disk partition, the last letter of	the device name	specifies the parti-
     tion identifier (a	to h).	vinum volumes need not conform to this conven-
     tion, but if they do not, newfs(8)	will complain that it cannot determine
     the partition.  To	solve this problem, use	the -v flag to newfs(8).  For
     example, if you have a volume concat, use the following command to	create
     a UFS file	system on it:

	   newfs -v /dev/vinum/concat

OBJECT NAMING
     vinum assigns default names to plexes and subdisks, although they may be
     overridden.  We do	not recommend overriding the default names.  Experi-
     ence with the Veritastm volume manager, which allows arbitrary naming of
     objects, has shown	that this flexibility does not bring a significant
     advantage,	and it can cause confusion.

     Names may contain any non-blank character,	but it is recommended to
     restrict them to letters, digits and the underscore characters.  The
     names of volumes, plexes and subdisks may be up to	64 characters long,
     and the names of drives may up to 32 characters long.  When choosing vol-
     ume and plex names, bear in mind that automatically generated plex	and
     subdisk names are longer than the name from which they are	derived.

     +o	 When vinum creates or deletes objects,	it creates a directory
	 /dev/vinum, in	which it makes device entries for each volume it
	 finds.	 It also creates subdirectories, /dev/vinum/plex and
	 /dev/vinum/sd,	in which it stores device entries for plexes and sub-
	 disks.	 In addition, it creates two more directories, /dev/vinum/vol
	 and /dev/vinum/drive, in which	it stores hierarchical information for
	 volumes and drives.

     +o	 In addition, vinum creates three super-devices, /dev/vinum/control,
	 /dev/vinum/Control and	/dev/vinum/controld.  /dev/vinum/control is
	 used by gvinum(8) when	it has been compiled without the VINUMDEBUG
	 option, /dev/vinum/Control is used by gvinum(8) when it has been com-
	 piled with the	VINUMDEBUG option, and /dev/vinum/controld is used by
	 the vinum daemon.  The	two control devices for	gvinum(8) are used to
	 synchronize the debug status of kernel	and user modules.

     +o	 Unlike	UNIX drives, vinum volumes are not subdivided into partitions,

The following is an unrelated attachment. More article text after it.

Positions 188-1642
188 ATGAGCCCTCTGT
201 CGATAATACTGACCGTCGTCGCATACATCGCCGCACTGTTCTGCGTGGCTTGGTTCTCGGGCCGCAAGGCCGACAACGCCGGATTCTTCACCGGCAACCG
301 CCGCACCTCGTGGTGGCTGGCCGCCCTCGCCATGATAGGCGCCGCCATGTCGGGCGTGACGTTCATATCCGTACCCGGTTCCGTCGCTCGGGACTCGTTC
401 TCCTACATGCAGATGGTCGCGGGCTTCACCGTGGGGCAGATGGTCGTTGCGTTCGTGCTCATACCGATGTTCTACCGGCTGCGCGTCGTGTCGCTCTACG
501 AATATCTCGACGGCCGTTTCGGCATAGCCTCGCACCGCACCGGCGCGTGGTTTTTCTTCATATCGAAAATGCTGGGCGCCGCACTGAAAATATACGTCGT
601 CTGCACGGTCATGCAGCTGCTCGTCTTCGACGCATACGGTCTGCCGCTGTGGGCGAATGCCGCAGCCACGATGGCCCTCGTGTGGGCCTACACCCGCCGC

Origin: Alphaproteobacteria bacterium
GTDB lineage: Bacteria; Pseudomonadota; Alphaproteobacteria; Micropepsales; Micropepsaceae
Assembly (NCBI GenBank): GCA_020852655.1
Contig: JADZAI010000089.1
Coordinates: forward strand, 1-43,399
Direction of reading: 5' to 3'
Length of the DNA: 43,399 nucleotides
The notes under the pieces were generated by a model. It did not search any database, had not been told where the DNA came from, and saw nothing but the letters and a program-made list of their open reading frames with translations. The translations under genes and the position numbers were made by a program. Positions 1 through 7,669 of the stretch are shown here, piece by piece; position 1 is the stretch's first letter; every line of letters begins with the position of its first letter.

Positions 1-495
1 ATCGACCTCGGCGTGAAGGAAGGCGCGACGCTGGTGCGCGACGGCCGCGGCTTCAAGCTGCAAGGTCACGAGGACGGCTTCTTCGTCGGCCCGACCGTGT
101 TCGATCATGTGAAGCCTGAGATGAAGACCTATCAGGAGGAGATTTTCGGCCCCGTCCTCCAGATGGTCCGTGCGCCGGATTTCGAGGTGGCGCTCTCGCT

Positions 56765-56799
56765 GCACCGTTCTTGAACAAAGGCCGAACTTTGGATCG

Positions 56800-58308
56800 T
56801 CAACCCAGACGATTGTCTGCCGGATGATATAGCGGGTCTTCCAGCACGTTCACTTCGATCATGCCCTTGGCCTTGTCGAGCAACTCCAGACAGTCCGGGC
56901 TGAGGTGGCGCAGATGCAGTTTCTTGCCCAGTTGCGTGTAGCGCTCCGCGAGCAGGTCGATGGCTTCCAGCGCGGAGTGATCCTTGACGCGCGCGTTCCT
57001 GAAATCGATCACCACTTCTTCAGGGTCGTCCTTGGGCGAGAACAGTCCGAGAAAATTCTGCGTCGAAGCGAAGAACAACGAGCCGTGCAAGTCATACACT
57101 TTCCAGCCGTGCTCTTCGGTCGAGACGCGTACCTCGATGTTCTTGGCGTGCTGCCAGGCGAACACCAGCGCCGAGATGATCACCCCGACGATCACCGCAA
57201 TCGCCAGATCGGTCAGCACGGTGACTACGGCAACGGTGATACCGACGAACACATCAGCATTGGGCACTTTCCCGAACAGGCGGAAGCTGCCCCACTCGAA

and thus do not contain a disk	label.	Unfortunately, this confuses a
	 number	of utilities, notably newfs(8),	which normally tries to	inter-
	 pret the last letter of a vinum volume	name as	a partition identi-
	 fier.	If you use a volume name which does not	end in the letters `a'
	 to `c', you must use the -v flag to newfs(8) in order to tell it to
	 ignore	this convention.

     +o	 Plexes	do not need to be assigned explicit names.  By default,	a plex
	 name is the name of the volume	followed by the	letters	.p and the
	 number	of the plex.  For example, the plexes of volume	vol3 are
	 called	vol3.p0, vol3.p1 and so	on.  These names can be	overridden,
	 but it	is not recommended.

     +o	 Like plexes, subdisks are assigned names automatically, and explicit
	 naming	is discouraged.	 A subdisk name	is the name of the plex	fol-
	 lowed by the letters .s and a number identifying the subdisk.	For
	 example, the subdisks of plex vol3.p0 are called vol3.p0.s0,
	 vol3.p0.s1 and	so on.

     +o	 By contrast, drives must be named.  This makes	it possible to move a
	 drive to a different location and still recognize it automatically.
	 Drive names may be up to 32 characters	long.

   Example
     Assume the	vinum objects described	in the section CONFIGURATION FILE in
     gvinum(8).	 The directory /dev/vinum looks	like:

	   # ls	-lR /dev/vinum
	   total 5
	   brwxr-xr--  1 root  wheel   25,   2 Mar 30 16:08 concat
	   brwx------  1 root  wheel   25, 0x40000000 Mar 30 16:08 control
	   brwx------  1 root  wheel   25, 0x40000001 Mar 30 16:08 controld
	   drwxrwxrwx  2 root  wheel	   512 Mar 30 16:08 drive
	   drwxrwxrwx  2 root  wheel	   512 Mar 30 16:08 plex
	   drwxrwxrwx  2 root  wheel	   512 Mar 30 16:08 rvol
	   drwxrwxrwx  2 root  wheel	   512 Mar 30 16:08 sd
	   brwxr-xr--  1 root  wheel   25,   3 Mar 30 16:08 strcon
	   brwxr-xr--  1 root  wheel   25,   1 Mar 30 16:08 stripe
	   brwxr-xr--  1 root  wheel   25,   0 Mar 30 16:08 tinyvol
	   drwxrwxrwx  7 root  wheel	   512 Mar 30 16:08 vol
	   brwxr-xr--  1 root  wheel   25,   4 Mar 30 16:08 vol5

	   /dev/vinum/drive:
	   total 0
	   brw-r-----  1 root  operator	   4,  15 Oct 21 16:51 drive2
	   brw-r-----  1 root  operator	   4,  31 Oct 21 16:51 drive4

	   /dev/vinum/plex:
	   total 0
	   brwxr-xr--  1 root  wheel   25, 0x10000002 Mar 30 16:08 concat.p0
	   brwxr-xr--  1 root  wheel   25, 0x10010002 Mar 30 16:08 concat.p1
	   brwxr-xr--  1 root  wheel   25, 0x10000003 Mar 30 16:08 strcon.p0
	   brwxr-xr--  1 root  wheel   25, 0x10010003 Mar 30 16:08 strcon.p1